PUBLIC VIEW: ADVENTURES IN CONTEMPORARY ART NO 17: INVERLEITH HOUSE
The title of the show is "Family", and for it the rooms have been nominally returned to their functions from the time when the place was the Keeper of the Gardens's family home. So downstairs there is an elegant dining room which contains a set of six white Simon Starling chairs - hand-made reproductions of classic Charles Eames chairs - and a white turpentine streaked and stripped painting by Callum Innes. And at the other side of the back of the house is the drawing room which contains, on one wall, a frieze of drawings by Damien Hirst, Paul Miller, Tatsuo Miyajima, Tim Head, Richard Hamilton, and Marc Quinn. While on the opposite wall there is nothing to stop the eye rising to an ornate period cornice.
I go through all the rooms: each is sparsely and sensitively hung with work by Emma Kay, Rachel Whiteread, and others, but it's the billiards room on the first floor that I return to. On the wall there is a single image, a Richard Billingham photograph of his father Ray who is drinking in the corner of a cluttered kitchen. Stripped to the waist, Ray is grinning dementedly as he screws on the top of a bottle of spirits. His glass just squeezes onto the draining board on which stand all sorts of domestic things. Behind him is a wall, gloss-painted a sickly shade of green, down which run brown tracks, perhaps produced by teabags thrown in the general direction of a bin, or dirty water splashing out of the sink, but in any case reminiscent of the Callum Innes canvas. Also behind him is a vacuum cleaner, and this reminds me that Richard Billingham's mother is also in residence at Inverleith House right now, in a photo downstairs in the inner hall. "If you're drinking, Ray, I'll clobber you," I can almost hear Liz shout. But that's unfair. She looks serene in her picture, responding positively, it appears, to the idyllic surroundings here.
I walk round the billiards room. From the tall windows, I can see Edinburgh castle on the skyline to the south, an Andy Goldsworthy stone sculpture on the east lawn below, and trees, rhododendron bushes and lawns off to the north. Magnificent views. A single line of text on the wall reads, I believe in miracles. Space and light all around me; and the three dots above the i's in Douglas Gordon's sentence seem to hover aloft. There is a pool table in the room, the only prop used throughout the show. I wonder if Ray would like a game of pool in this glorious space. But Ray stays in his grimy little corner, unimpressed with my offer, or intent on getting pissed, or simply not able to believe in an existence with so much more to offer than he's accustomed to in his flat. Whatever, he's staying put.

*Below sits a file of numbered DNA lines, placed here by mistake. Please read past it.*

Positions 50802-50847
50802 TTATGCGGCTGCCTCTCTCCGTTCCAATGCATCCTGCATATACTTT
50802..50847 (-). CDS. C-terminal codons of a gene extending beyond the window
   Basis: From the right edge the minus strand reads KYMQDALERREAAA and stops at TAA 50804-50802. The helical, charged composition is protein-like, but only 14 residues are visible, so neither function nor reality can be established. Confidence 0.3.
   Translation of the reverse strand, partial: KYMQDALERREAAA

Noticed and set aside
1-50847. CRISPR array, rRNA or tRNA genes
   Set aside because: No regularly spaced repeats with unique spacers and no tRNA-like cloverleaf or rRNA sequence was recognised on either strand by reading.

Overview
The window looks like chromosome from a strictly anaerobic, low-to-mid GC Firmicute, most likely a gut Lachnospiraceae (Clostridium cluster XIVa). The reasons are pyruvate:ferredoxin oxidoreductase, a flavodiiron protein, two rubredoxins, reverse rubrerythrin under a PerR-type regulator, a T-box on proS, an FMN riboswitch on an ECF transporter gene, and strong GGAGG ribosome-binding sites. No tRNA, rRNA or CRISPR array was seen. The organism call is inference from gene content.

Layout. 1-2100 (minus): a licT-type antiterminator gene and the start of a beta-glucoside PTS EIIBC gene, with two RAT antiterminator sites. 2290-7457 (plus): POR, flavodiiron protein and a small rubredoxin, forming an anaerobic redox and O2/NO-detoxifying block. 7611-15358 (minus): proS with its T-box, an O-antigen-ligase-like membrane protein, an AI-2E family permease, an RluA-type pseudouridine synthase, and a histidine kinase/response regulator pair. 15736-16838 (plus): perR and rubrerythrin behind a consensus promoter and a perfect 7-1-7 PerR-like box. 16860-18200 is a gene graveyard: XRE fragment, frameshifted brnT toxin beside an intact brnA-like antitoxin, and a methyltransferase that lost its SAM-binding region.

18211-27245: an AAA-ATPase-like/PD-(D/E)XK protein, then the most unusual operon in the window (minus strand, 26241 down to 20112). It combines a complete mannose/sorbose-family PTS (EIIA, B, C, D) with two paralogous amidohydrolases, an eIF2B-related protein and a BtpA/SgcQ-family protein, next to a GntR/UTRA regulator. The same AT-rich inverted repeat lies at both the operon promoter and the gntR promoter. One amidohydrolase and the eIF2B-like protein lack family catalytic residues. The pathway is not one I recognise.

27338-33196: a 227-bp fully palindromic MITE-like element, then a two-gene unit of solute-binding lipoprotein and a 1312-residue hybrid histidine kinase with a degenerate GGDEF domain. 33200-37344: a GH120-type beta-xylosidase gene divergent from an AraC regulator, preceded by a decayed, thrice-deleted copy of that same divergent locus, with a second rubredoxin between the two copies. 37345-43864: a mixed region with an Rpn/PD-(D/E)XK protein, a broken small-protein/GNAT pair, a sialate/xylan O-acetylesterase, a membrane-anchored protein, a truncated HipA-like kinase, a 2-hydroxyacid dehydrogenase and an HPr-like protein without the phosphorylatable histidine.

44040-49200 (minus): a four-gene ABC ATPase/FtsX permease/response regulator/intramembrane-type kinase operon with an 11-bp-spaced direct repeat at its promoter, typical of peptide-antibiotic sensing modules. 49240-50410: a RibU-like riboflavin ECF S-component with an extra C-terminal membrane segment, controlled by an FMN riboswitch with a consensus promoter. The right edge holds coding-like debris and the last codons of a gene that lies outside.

I move along to the bedroom at the front of the house where Georgina Starr is crying on video. She's standing in the corner of a white-walled room with her arms folded, sniffing, her face crumpling up and her shoulders shaking every now and again when whatever it is she's sad about strikes her as particularly so. Maybe the young artist is sad about old Ray. His limited horizons, his unhealthy lifestyle, his inability to change. But I seem to remember she made the video at a period in her life when she felt particularly low. These candid tears are of self-pity.
I believe becomes I believe in becomes I believe in miracles when seen through open doorways while returning to the billiards room. I ask Ray again if he fancies a game of pool. Ray laughs aloud. The arm with which he's clutching his bottle has tattoos from upper wrist to mid bicep. First there's "Liz" then there's a fish, a butterfly, an anvil and finally the body of a woman - Liz, perhaps. Why should he play a game of pool with a po-faced snob like me? Why should he play around with arty-types who are always on the verge of blubbering? Why should ... but Ray suddenly loses interest in the subject. "Down the hatch," he says, grinning defiantly, in the grubby corner that's making this grand house shine.
`Family': Edinburgh Inverleith House (0131 348 2943), to Sunday 31 January.
`Personal Delivery', Duncan McLaren's book on contemporary art, is published by Quartet (pounds 12).
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